Mardin, in south-east Turkey, has lately become a haven from surrounding conflict. A SAT-7 TÜRK team member joined the first national gathering of young Turkish Christians in the city – hearing their journeys of faith and meeting non-Christians curious to learn what it is that Christians believe. This is the first of a two-part report.
Mardin is one of the most important historical locations in Turkey. Settled around the 11th century BC, it has hosted many civilisations over its long history. Nowadays, it is home to around 87,000 people with a wonderful mixed population of Christians, Muslims, Yezidis, Kurds, Turks, Arabs, Armenians and others.
Since July 2015, the city has been bordered by areas increasingly affected by clashes between Turkish security forces and Kurdish separatist militias, and it is right next to the Syrian border. Despite the ethnic mix and in contrast to the surrounding chaos, Mardin seems one of the most peaceful cities in Turkey. When I asked locals about the reason for this peaceful environment, they replied, “Being faithful to God brings toleration and love for each other. And this brings peace and holiness.“
The Protestant church where the Youth Awakening event was held, only opened this year. It is the first Protestant church in the whole city. It was a restored Orthodox church which last served the area 50 years ago and has been used as a warehouse since then. Many young Christian people from different parts of the country, especially from the eastern region, were there to support this church and to be part of this Christian Youth Awakening Gathering. It was a special moment to see a growing church in this city with these lovely young people.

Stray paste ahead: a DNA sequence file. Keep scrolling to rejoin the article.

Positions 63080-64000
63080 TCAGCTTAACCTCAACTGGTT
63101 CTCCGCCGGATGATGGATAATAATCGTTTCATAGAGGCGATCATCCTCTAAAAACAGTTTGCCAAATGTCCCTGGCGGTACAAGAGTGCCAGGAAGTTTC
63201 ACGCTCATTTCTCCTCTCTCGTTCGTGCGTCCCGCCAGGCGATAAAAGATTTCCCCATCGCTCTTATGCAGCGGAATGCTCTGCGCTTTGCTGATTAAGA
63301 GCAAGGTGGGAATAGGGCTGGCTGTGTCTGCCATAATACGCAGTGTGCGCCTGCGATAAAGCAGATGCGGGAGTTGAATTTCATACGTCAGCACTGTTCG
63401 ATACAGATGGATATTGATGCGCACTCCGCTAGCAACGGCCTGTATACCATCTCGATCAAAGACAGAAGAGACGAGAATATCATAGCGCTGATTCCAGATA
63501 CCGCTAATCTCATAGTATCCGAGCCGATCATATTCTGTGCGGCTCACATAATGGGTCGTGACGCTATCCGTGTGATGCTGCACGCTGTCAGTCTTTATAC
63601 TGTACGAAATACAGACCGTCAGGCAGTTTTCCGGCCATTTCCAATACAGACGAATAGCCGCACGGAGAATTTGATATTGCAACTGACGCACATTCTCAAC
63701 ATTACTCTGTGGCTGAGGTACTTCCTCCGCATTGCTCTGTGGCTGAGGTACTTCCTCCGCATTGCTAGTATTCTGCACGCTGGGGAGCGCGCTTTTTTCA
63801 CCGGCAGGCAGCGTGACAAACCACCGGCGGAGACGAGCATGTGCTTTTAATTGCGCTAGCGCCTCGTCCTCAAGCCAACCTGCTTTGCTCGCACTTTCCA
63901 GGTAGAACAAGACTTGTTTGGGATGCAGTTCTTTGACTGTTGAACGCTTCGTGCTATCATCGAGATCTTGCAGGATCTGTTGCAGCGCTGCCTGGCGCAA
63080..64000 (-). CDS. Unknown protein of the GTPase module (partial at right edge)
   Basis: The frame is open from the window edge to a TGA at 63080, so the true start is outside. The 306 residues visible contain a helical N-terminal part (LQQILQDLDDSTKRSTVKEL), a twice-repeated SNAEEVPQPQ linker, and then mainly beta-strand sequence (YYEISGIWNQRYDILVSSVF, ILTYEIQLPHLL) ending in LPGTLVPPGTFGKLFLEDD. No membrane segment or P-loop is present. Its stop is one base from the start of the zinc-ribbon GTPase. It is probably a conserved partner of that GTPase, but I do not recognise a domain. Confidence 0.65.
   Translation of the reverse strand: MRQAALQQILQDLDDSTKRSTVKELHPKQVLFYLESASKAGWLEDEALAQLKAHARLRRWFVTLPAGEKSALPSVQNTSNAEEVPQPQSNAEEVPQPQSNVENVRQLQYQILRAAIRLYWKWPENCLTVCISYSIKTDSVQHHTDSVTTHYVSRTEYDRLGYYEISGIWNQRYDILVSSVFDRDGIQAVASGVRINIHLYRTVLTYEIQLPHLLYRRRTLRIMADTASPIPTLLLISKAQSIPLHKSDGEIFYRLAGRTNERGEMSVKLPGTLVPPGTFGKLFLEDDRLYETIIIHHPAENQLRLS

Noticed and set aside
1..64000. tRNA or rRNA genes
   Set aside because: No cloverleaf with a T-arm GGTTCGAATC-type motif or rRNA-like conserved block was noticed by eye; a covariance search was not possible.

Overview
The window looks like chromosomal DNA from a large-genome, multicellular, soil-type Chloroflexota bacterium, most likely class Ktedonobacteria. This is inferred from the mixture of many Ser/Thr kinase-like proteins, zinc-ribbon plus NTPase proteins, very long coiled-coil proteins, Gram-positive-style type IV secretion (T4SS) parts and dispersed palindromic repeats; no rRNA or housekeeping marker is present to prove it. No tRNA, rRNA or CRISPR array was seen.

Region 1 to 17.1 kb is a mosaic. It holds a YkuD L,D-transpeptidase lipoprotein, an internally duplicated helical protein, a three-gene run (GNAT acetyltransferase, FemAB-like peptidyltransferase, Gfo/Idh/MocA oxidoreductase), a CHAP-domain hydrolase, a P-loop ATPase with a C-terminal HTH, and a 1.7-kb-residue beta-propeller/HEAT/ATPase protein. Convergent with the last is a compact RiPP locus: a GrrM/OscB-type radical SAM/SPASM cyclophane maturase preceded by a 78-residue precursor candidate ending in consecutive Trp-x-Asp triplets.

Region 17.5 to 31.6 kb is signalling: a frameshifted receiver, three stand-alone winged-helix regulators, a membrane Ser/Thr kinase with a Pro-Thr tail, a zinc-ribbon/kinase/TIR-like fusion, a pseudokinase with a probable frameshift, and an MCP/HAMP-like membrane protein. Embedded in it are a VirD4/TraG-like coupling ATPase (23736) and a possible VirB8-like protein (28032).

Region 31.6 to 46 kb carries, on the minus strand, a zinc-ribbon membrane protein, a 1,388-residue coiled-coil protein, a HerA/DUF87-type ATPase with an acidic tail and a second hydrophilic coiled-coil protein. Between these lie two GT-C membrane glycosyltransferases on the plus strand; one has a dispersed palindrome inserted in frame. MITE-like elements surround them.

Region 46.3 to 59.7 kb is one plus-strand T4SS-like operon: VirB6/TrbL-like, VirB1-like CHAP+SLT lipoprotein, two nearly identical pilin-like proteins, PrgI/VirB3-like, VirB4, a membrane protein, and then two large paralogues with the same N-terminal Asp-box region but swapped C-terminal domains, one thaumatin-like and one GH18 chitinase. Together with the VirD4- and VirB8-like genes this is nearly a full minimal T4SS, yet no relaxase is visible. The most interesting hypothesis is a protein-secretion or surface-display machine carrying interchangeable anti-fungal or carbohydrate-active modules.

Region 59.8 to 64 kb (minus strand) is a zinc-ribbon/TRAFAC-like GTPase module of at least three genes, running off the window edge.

It was also interesting to meet many Muslim visitors who come to this church out of curiosity. I had very emotional and fruitful conversations with some of them and it reminded me of a surprising fact. Although the locals are surrounded by churches in this town, most know nothing of what happens inside them, nothing about Christians, and nothing about the cross that hangs over the entrance.
It reminded me again that I need to be more transparent about my godly gift of Christ. I owe something to these people! I owe it to them to share my gift, my joy, my hope in Christ! As SAT-7 TÜRK, we owe it to them to share the precious gems we have, such as peace, hope and joy! We owe it to them to share the real truth! This is why on screen we are transparent and honest with them. It’s what people want to see and hear. SAT-7 TÜRK is not in this country at this time by chance!
“Rocky, dangerous, difficult”
A day later, we climbed some very dangerous cliffs to reach an abandoned cave church on top of a mountain. As we made the climb, it was lovely to see how these guys were encouraging and caring for each other. When we reached the top, we had an amazing time of devotions and prayer, fanned by a beautiful breeze and accompanied by a stunning view of Mesopotamia.
When I interviewed some of the young guys, they compared this journey to their faith journey: it was rocky, dangerous, difficult, it needed friends to help and hands to hold but, at the end, the destination was priceless!
We will post the second part of this report in August.
Baptisms in Mardin
SAT-7 filmed the baptism of two young Syrian believers in Mardin. Read story here.